Saturday, 28 July 2007

Is Apple iPod the Best MP3 Player?

There are Apple iPod users that wouldn't trade their MP3 player for anything in the world. Instead, other persons can't stand it. As always, the truth is somewhere in the middle.

The Apple iPod has been released in 2001 and in short time became almost substitute for the term MP3 player, having an impressive market share (over 80% of the hard drive based MP3 player market and around 70% of the entire MP3 player market).This means that almost everyone has heard of the iPod, which is another reason for it selling so well, besides the real advantages, of course.

Let's take a look at some advantages and disadvantages that can help you decide if the Apple iPod is the best MP3 player for you. iPod is cool, trendy, fashionable, stylish, classy ... whatever word you want to use to describe this. However, it is also one of the most expensive MP3 players out there. If you want to impress and price is not a problem for you, you will probably choose an iPod.

Then it has genuine advantages: small size, very good sound quality, easy to use navigation with the click wheel and large storage capacity. What's more, the latest models can play video files and display pictures in multiple file formats. The iPod Nano also has a full color screen, a stopwatch and lap timer. Another plus is that you can find many iPod accessories.

When it comes to disadvantages, the iPod has a big one, especially if you're an audio book lover. Downloadable audio books are becoming very popular and more and more websites are now offering them.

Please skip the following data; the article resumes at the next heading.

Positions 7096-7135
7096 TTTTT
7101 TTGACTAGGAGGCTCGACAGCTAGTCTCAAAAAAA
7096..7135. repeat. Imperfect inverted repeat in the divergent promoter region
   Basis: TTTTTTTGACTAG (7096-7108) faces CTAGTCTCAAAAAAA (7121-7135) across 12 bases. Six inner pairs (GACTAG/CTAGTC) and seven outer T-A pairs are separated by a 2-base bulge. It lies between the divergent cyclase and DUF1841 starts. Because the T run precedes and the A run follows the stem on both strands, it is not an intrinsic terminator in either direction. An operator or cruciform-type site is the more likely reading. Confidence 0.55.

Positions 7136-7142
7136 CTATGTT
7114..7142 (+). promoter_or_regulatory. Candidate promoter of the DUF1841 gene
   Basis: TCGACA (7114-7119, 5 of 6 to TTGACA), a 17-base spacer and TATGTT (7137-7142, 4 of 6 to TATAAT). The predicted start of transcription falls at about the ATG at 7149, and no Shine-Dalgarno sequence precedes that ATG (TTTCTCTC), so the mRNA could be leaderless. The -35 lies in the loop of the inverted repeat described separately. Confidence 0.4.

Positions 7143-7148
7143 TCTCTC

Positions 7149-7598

Unfortunately Apple have refused to enable the Windows Media capabilities of the iPod, while the majority of audio book publishers do request that their titles are available only in a copy protected WMA format. In this situation, you can only use iTunes to add new content to your iPod MP3 player.

Virtually all other MP3 player manufacturers support WMA files now, so it hopefully won't be long until pressure from customers forces Apple to enable it.

Until then, there is an easy solution. You need to burn the files to a regular compact disc and then rip as MP3 to your iTunes. However, this might not be convenient for everyone.

Another drawback becomes apparent if you want to connect the iPod with your home stereo system. And that's because the iPods do not have other needed output connections besides the headphone jack. In this case, you will need to separately buy a special docking station.

The good thing is that the docking station can also act as a charger for the battery, it has a remote control and output connections for video as well. However, this is an extra expense and you need to be aware of this.

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